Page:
GAINESVILLE, Fla. (AP) — Tyrie Cleveland was one of the last players to leave Florida Field. He slapped hands, posed for pictures, and just before disappearing into the locker room tunnel, he turned and waved one final time.
He easily could have taken a bow.
Cleveland hauled in a 63-yard touchdown pass from Feleipe Franks as time expired, and No. 24 Florida stunned 23rd-ranked Tennessee 26-20 in a wild, wacky and sometimes unwatchable rivalry game Saturday.
Franks scrambled away from the rush on a first-and-10 play with 9 seconds remaining and found Cleveland behind safety Micah Abernathy for a Hail Mary that no one — especially the Volunteers — saw coming.
“Growing up, I always dreamed of making that game-winning touchdown,” Cleveland said. “To make it come true is undescribable.”
The final play capped a crazy fourth quarter in which the teams combined for 37 points and little, if any, defense.
“It was a really fun way to end a game,” Franks said. “You grow up waiting for moments like that to happen in your life, and when it does happen, you don’t have any words to describe it.”
Here’s one: Unpredictable.
After watching Florida’s offense sputter all afternoon, there surely were arm-chair quarterbacks everywhere thinking the Gators (1-1, 1-0 Southeastern Conference) should take a knee and head to overtime. Instead, they burned the Volunteers (2-1, 0-1) with a deep pass for the second time in as many visits to Gainesville.
Two years ago, Will Grier found Antonio Callaway for a 63-yard touchdown on a fourth-and-12 play with 1:26 remaining that propelled Florida to a 28-27 victory.
This time, the play called “Train Right Open, Big Ben In” will go down in Florida lore as one of the most memorable in school history. It gave the Gators a 12th win in the last 13 years against Tennessee and allowed them to avoid the program’s first 0-2 start since 1971.
“We’ve just got to stay as deep as the deepest (receiver),” Vols coach Butch Jones said. “That’s one of those plays that comes around every so often, and unfortunately they made the play and we didn’t.”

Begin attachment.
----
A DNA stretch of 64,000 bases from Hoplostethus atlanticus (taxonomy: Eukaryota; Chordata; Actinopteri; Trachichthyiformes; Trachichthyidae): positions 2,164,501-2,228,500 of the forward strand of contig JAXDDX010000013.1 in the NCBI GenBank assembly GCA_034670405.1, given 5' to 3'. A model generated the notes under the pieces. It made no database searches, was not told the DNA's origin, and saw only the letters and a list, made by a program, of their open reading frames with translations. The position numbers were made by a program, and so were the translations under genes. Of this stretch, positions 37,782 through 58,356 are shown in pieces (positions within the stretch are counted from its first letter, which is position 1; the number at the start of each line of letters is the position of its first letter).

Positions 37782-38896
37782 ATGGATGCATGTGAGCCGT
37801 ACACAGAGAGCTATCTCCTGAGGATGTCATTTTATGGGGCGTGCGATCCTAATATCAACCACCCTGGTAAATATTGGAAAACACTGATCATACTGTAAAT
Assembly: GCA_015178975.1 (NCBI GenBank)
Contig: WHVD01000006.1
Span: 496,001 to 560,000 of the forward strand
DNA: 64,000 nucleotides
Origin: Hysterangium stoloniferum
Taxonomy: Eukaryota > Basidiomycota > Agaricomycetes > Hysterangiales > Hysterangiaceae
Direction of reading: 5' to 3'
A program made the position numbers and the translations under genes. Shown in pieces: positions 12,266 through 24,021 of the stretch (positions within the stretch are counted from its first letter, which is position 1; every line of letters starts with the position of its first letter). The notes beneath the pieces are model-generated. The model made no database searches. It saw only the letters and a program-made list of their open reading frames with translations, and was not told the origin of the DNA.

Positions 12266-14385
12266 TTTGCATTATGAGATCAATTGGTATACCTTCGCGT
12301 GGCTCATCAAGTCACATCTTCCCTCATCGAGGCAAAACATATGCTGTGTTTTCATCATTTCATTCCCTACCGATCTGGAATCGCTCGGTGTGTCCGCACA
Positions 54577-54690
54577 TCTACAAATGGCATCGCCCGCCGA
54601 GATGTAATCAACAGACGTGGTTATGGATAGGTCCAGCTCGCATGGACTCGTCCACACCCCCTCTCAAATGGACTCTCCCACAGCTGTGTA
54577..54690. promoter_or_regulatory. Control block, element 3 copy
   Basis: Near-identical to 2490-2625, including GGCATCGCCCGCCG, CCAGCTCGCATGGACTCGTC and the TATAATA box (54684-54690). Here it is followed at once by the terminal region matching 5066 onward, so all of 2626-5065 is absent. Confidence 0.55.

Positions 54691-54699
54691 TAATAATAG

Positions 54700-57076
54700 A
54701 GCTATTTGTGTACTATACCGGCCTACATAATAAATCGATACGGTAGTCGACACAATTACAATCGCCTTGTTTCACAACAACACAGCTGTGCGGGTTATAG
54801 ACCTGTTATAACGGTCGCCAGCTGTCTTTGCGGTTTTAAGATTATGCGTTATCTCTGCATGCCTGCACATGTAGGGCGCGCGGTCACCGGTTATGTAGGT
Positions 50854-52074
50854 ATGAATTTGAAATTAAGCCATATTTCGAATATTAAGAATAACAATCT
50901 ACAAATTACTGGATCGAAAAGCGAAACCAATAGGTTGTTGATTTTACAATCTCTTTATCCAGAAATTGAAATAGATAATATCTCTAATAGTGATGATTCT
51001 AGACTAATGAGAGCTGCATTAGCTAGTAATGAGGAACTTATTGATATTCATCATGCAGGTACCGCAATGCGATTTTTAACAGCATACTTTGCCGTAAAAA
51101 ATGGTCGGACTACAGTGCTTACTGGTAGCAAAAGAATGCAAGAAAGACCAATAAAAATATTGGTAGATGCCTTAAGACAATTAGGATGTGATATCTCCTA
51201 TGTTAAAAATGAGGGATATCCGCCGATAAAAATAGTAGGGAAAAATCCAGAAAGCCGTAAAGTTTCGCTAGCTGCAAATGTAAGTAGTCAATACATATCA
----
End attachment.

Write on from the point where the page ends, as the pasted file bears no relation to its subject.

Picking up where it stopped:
Jones surely will face more criticism for his team’s questionable play-calling . Tennessee failed to get standout running back John Kelly the ball on a first-and-goal play from the 1-yard line in the third quarter and again on three first-and-goal tries from the 9 in the fourth.
Tennessee also can blame three missed field goals for not being ahead late. The Gators looked as if they had the game in hand early in the final frame, but found a way to let the Volunteers get back in it.
Franks made one huge mistake: An interception in Florida territory that set up Tennessee’s tying field goal. The Vols failed to find the end zone and settled for three points with 50 seconds left.
Overtime looked to be on tap — and then Franks found Cleveland.
Fellow receiver Brandon Powell was the first to congratulate Cleveland in the end zone. Powell slapped him so hard upside the helmet that it knocked his mouthpiece out. Teammates and coaches piled on a few seconds later. It was a surreal scene, especially for a team that didn’t score an offensive touchdown in the first seven quarters of the season.
The party continued inside the locker room.
“It was nothing to do with me,” coach Jim McElwain said. “Sometimes things like that are really special. I’ve got some burned images in my mind that I will carry for the rest of my life.”
There was little to remember from the first three quarters. The defenses were stout, but there were plenty of offensive blunders and head-scratching play calls.
Florida led 6-3 to open the fourth and looked as if it iced the game when C.J. Henderson returned an interception 16 yards for a score. Freshman Malik Davis followed a series later with a 74-yard run. But the touchdown was overturned on review after officials realized Davis fumbled at the 2. Justin Martin caught Davis from behind and knocked the ball loose. It bounced through the end zone for a touchback.
The Vols scored five plays later, cutting it to 13-10 on Kelly’s 24-yard run. But Kelly also made a huge mistake. He was flagged for unsportsmanlike conduct for doing the “Gator Chomp” in the end zone, and the penalty helped the Gators get the ball in Tennessee territory.
Franks found Brandon Powell in the flat for a 5-yard score, capping a 44-yard drive that gave Florida a double-digit lead.
Still, Tennessee kept coming back and figured it would end up in overtime for the second time in three games. Franks and Cleveland didn’t let it happen.
TENNESSEE: Kelly is a beast. The junior ran 19 times for 141 yards. But the Vols need to commit to getting him the ball near the goal line and in crunch time.
FLORIDA: The Gators have issues offensively, but Franks gained some confidence and the Gators may have found two playmakers in Davis and receiver Kadarius Toney — both freshmen.
Tennessee played without electric kick returner Evan Berry and safety Todd Kelly Jr.
TENNESSEE: Hosts UMass (0-4) next Saturday. It’s the first meeting between the schools.
FLORIDA: Plays its first road game of the season, at Kentucky. The Gators have won 30 in a row in the series, the longest active streak in the Football Bowl Subdivision.
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